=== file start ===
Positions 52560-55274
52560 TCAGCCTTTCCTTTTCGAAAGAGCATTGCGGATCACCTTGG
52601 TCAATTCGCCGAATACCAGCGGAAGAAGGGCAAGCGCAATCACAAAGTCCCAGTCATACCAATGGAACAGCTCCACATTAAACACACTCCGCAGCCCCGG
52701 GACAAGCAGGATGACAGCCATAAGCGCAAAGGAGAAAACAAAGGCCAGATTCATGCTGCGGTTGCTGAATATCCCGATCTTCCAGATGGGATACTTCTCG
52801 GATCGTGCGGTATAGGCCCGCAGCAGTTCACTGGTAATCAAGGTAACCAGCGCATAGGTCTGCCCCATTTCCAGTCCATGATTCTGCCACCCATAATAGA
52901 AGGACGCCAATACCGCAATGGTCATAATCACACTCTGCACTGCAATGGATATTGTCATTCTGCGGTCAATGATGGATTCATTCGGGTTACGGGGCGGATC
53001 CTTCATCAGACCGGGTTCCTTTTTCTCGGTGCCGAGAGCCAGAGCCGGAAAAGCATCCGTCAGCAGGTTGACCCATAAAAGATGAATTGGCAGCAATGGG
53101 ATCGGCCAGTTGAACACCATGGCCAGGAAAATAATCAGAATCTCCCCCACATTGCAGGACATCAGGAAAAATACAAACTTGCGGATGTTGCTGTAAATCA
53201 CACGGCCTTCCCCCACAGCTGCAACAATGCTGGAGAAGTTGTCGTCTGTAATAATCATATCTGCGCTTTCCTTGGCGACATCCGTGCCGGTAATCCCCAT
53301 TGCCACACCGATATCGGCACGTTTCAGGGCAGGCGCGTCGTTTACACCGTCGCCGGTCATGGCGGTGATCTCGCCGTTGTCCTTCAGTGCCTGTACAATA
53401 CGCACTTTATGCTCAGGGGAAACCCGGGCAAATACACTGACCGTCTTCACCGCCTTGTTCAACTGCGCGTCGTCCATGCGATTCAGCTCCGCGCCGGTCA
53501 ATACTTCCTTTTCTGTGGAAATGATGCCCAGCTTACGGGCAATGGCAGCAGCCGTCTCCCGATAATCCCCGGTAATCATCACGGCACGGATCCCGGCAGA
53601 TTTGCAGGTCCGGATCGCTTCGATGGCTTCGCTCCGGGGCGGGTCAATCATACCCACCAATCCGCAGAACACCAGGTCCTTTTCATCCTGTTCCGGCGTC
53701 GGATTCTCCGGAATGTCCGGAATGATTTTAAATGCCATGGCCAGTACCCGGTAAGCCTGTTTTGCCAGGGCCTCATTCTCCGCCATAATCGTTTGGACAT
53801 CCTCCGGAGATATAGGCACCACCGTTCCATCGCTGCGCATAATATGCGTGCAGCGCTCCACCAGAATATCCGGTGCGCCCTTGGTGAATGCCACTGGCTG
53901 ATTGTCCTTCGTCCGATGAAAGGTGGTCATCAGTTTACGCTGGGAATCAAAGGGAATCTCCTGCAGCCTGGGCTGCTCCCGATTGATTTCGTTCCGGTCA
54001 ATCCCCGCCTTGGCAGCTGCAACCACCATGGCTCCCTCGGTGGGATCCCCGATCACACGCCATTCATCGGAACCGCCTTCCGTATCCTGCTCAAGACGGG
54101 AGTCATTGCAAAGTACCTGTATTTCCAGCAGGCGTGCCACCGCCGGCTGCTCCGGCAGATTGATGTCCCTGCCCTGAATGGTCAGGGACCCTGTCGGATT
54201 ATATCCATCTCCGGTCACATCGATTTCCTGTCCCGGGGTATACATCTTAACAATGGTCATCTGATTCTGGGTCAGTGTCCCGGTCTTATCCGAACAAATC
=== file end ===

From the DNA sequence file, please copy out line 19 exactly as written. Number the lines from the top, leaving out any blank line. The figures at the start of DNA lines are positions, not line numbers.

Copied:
54201 ATATCCATCTCCGGTCACATCGATTTCCTGTCCCGGGGTATACATCTTAACAATGGTCATCTGATTCTGGGTCAGTGTCCCGGTCTTATCCGAACAAATC